Louisiana Hospitality

November 24, 2009

The thing I am most thankful for today is the culture of 28 years of my life–Louisiana culture! You cannot beat the culture and hospitality of my home state.

Louisiana is known for its food, its music, its joie de vivre (Joy of Living), its people. I did not realize just how unique and special LA culture was until moving away from it last year. I find myself this time of year reminiscing and missing my home!

I think Rebecca Wells captured the defining characteristics of our culture well in her book The Crowning Glory of Calla Lily Ponder when she said, “People in New Orleans….adore anything that we can do with our mouths- eating, drinking, talking, and singing”. While I am not from New Orleans, I believe this statement encompasses our lifestyle pretty well. My most fond memories and images of Louisiana are all centered on gatherings with lots of talking, laughing, joking, and of course eating!

The thing I miss most about all of this is how easily and readily people opened up their homes and their lives to you. You were always welcome at people’s homes to enjoy a cup of coffee, a pot of gumbo, a crawfish boil, a new tasty recipe on the grill, a dessert, a fish fry, and some treasured home-made creation. People’s homes were opened to allow room for you to sit and have a good conversation. All of these moments modeled hospitality for me. They show me what it means to welcome people into our home, to invite people to be part of our life, and to gather people in celebration. All of these moments help form community. It is these gatherings that I miss the most from back home—whether it be with my family, with my friends, or with the strangers I met at someone’s house.

Somehow in these gatherings space was created for relationships to grow, for questions to be asked, and for the deeper topics of life to be discussed. The conversations that often arose from these gatherings led to late-night talks that left you fulfilled, energized, and awakened to a new understanding.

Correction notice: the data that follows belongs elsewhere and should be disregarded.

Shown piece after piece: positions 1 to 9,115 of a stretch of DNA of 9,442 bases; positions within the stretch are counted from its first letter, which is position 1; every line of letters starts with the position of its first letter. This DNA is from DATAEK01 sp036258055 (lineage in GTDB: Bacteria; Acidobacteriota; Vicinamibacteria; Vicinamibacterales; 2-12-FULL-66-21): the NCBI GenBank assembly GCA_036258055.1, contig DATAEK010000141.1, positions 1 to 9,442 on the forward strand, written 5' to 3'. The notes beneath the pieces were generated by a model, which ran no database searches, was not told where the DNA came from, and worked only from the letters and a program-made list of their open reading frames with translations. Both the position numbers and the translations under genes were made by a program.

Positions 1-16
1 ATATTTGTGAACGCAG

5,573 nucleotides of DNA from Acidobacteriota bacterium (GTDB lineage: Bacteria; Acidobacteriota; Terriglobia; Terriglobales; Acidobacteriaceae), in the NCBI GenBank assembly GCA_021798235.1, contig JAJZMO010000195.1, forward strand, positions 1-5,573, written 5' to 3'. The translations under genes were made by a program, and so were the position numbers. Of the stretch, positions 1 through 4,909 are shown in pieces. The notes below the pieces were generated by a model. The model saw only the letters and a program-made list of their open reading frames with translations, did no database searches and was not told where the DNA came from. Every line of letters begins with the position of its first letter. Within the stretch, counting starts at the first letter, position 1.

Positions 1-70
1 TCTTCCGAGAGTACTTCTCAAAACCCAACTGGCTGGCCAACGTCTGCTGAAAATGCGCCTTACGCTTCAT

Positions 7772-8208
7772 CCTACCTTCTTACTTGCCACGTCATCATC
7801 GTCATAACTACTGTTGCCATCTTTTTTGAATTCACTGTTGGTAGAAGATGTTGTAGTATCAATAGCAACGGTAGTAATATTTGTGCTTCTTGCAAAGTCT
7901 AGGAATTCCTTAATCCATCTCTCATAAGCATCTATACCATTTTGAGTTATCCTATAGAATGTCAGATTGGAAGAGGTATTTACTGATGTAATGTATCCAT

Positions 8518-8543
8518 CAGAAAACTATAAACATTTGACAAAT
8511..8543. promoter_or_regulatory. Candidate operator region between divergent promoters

Louisiana culture reminds me of how Jesus gathered others around meals. He provided room for relationships to grow both with Him and with others. He provided room for people to deepen their awareness both about themselves and their Maker. The gatherings Jesus modeled are still happening in our lives today. Whether they are around a family dinner table, a tail-gate with friends, a drink or cup of coffee with someone—these gatherings still occur.

While I miss my home-town gatherings with familiar people and of course familiar food, these gatherings are becoming more frequent in my life here in Georgia. And for that, I am also thankful!

Where are these gatherings in your life?

Becky is an Ignatian-trained spiritual director, retreat facilitator, and writer. She is the author of the Busy Lives and Restless Souls (March 2017, Loyola Press) and The Inner Chapel (April 2020, Loyola Press). She helps others create space to connect faith and everyday life through facilitating retreats and days of reflection, through writing, and through spiritual direction. With nearly twenty years of ministry experience within the Catholic Church, Becky seeks to help others discover God at work in the every day moments of people’s lives by utilizing St. Ignatius’ Spiritual Exercises and the many gifts that our Catholic faith and Ignatian Spirituality provide.

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